Anyone expecting Jónsi's solo debut to sound anything much like his work as vocalist with Sigur Rós might be a little shocked. (Only a little, though.) Unlike the sound of the band, which is akin to being enveloped in a great misty cloud of shifting tones and textures, listening to Go is, for the most part, like being caught in a storm of color saturated hailstones. From the very beginning, Jónsi and his collaborators, composer Nico Muhly, Alex Somers (who was half of the Jónsi & Alex project), and Samuli Kosminen pepper the listener with shards of sunny strings and woodwinds, spools of chopped-up guitars and keyboards, all sorts of digital manipulations, and above it all, layers of Jónsi's reliably enthralling voice. The songs alternate between tracks like "Animal Arithmetic" and "Go Do," which sound like the bubbling soundtrack to an awesome training montage in a film where pixies are training to battle fairies; atmospheric tunes like "Sinking Friendships" and "Grow Till Tall" that drift by like puffy clouds; and string-heavy ballads like "Kolniður" and "Hengilás." These ballads anchor the record just enough to keep it from blowing away in the slightest wind and give it some emotional heft. One could argue that not every record necessarily needs this kind of weight, and that it would have been more fun to add two more songs that spun like out-of-balance tops, but since Jónsi does ballads really well, it’s hard to complain too much. It’s also hard to imagine a giddier song than "Boy Lilikoi," which swells and shimmers in a shower of flutes, bells, strings, and almost unbearably sugary vocals. Listening to it is like biting into a jelly-filled donut; only the jelly turns out to be a rainbow. While the whole album doesn’t quite deliver this kind of intense listening experience, enough of it does to make Go an essential addition to the collection of anyone who likes their music to come in colors. If Sigur Rós never releases another album, as long as Jónsi makes records this thrilling, it’ll be OK.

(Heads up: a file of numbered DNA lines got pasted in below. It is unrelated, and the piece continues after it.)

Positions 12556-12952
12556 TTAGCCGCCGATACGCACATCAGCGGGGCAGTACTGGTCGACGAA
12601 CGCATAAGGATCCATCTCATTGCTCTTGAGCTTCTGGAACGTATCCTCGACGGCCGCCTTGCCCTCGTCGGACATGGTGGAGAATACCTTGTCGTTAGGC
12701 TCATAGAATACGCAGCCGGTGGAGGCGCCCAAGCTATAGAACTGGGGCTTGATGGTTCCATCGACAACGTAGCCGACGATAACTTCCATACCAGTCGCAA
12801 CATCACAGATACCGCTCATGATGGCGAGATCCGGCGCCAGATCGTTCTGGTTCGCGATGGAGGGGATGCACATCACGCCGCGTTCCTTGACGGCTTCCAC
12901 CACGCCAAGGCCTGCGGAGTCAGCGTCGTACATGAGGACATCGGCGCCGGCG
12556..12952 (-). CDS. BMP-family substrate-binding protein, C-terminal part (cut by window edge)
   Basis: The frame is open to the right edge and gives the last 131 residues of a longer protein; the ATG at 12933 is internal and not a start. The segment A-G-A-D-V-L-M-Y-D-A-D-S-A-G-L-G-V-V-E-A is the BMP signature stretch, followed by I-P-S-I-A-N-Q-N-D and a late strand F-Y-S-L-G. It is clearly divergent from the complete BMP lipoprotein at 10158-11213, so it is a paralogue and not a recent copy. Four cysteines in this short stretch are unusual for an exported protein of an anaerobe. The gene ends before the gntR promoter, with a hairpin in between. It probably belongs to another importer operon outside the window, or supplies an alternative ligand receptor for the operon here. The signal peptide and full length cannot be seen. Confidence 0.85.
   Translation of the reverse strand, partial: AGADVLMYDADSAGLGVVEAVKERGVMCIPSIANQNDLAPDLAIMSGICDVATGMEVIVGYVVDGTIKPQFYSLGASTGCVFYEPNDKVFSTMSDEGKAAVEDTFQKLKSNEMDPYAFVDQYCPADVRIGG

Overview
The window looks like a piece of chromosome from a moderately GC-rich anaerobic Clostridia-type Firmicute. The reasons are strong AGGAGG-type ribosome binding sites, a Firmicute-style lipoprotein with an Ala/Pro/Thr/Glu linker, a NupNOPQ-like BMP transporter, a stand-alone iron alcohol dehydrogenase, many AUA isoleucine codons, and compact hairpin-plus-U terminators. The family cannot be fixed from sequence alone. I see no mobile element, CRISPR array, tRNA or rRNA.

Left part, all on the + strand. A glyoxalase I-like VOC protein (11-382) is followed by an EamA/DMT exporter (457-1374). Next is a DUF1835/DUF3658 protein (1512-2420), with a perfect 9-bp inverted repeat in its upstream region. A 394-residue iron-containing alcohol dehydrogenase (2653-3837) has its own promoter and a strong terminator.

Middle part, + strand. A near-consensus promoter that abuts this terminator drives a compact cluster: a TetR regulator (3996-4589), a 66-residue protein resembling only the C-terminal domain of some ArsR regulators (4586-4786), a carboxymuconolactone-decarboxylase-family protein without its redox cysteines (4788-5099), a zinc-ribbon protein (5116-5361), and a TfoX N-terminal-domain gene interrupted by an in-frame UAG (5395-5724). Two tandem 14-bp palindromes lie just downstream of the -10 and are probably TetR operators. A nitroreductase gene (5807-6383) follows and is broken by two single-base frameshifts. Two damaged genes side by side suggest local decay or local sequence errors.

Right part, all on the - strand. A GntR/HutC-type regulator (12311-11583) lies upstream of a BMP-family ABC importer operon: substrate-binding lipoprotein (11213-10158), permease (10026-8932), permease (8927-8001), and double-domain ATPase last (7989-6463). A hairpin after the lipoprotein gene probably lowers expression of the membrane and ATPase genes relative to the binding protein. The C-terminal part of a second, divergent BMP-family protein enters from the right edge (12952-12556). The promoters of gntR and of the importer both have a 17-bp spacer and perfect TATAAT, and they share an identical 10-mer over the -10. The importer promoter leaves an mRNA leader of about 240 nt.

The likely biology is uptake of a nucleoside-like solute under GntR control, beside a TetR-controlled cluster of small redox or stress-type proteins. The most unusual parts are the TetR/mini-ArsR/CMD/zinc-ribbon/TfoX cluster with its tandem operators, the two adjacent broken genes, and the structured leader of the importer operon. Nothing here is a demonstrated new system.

Share this page
AllMusic Review by Tim Sendra